the number of spark overs per unit of time; and, means for routing the variable output to the variable input of the power control for varying the power output of the radio frequency generator whereby the power output of the radio frequency generator is responsive to the number of spark overs per unit of time.
2. The combination of an electrosurgical device for supplying radio frequency power to flesh according to claim 1 and further including:
the means for measuring a number of spark overs per unit of time at the cutting electrode includes measuring short term current increases.
3. The combination of an electrosurgical device for supplying radio frequency power to flesh according to claim 1 and further including:
the means for measuring a number of spark overs per unit of time at the cutting electrode includes measuring spark gap voltage decreases.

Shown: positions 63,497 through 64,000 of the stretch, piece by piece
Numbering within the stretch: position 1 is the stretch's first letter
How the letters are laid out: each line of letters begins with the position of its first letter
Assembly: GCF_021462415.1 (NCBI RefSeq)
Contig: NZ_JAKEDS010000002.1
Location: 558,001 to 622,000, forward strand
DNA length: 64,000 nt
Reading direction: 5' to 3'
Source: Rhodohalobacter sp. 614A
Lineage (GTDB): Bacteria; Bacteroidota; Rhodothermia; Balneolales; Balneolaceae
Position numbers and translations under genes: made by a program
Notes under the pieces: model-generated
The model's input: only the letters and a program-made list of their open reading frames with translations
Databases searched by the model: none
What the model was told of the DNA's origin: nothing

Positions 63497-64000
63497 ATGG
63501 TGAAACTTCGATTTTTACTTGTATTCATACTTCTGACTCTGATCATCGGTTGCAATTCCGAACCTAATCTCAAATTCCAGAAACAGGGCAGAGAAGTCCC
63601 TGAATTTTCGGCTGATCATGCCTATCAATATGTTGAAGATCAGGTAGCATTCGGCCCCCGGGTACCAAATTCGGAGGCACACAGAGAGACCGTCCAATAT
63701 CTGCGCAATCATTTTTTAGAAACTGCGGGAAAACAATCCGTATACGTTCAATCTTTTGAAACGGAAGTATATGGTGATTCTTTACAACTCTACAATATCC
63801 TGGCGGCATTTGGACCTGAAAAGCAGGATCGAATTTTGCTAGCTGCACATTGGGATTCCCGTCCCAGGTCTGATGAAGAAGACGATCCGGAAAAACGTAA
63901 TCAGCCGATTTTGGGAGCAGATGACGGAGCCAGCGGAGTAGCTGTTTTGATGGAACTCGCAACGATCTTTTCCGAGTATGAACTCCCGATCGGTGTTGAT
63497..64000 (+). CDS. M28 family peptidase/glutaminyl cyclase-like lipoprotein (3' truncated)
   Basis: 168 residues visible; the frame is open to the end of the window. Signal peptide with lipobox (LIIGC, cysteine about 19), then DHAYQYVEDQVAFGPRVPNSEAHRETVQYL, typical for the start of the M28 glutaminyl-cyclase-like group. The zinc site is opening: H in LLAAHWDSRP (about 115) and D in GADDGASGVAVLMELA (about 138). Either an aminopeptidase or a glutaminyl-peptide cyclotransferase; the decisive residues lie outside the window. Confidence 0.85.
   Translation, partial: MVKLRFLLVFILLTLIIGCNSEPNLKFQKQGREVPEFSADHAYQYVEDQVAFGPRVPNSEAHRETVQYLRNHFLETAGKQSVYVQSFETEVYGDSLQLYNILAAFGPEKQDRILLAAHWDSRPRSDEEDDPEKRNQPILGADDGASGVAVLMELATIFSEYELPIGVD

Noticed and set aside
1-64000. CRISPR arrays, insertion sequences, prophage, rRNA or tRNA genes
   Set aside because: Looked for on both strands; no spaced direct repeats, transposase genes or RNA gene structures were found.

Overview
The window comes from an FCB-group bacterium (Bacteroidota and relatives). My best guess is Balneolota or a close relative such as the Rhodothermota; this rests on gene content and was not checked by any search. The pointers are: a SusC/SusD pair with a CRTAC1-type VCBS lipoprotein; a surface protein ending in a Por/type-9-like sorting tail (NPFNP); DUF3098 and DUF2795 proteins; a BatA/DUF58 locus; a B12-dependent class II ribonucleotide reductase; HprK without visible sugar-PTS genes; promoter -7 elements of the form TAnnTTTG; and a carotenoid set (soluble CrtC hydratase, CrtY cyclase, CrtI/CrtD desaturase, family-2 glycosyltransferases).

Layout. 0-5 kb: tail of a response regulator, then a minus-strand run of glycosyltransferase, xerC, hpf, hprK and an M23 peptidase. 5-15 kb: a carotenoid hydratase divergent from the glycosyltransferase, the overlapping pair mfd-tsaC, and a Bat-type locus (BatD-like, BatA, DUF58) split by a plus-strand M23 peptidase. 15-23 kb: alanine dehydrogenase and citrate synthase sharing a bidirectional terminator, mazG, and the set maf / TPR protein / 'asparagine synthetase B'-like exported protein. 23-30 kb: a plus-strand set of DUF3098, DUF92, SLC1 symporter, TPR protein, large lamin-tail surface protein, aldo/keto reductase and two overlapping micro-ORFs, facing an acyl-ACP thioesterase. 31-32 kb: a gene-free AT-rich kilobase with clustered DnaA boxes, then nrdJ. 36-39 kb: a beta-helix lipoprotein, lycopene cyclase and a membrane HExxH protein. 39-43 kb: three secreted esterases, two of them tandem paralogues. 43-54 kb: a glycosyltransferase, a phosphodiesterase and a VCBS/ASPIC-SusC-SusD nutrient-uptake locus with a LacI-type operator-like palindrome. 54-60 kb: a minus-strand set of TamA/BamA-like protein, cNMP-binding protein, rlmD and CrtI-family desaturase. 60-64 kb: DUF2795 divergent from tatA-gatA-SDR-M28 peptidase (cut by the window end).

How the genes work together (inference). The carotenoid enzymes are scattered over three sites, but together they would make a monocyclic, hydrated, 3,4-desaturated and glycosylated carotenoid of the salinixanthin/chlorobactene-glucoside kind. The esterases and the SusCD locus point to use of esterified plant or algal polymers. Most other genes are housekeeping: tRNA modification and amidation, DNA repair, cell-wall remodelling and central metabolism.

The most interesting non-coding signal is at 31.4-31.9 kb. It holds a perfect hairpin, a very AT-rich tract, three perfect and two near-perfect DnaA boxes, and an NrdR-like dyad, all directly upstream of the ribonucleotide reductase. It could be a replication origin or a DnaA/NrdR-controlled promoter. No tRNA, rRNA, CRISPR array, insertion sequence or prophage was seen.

4. The combination of an electrosurgical device for supplying radio frequency power to flesh according to claim 1 and further including:
the means for generating a variable output proportional to the number of spark overs per unit of time includes generating a voltage signal.
5. The combination of an electrosurgical device for supplying radio frequency power to flesh according to claim 1 and further including:
the means for measuring a number of spark overs per unit of time at the cutting electrode includes means for deriving an effective current value and measuring a spark over from a current including a current exceeding the effective current value of a current less than the effective current value.
6. The combination of an electrosurgical device for supplying radio frequency power to flesh according to claim 1 and further including:
the means for measuring a number of spark overs per unit of time at the cutting electrode includes measuring the rate of current change and measuring the number of spark overs exceeding a predetermined rate of change.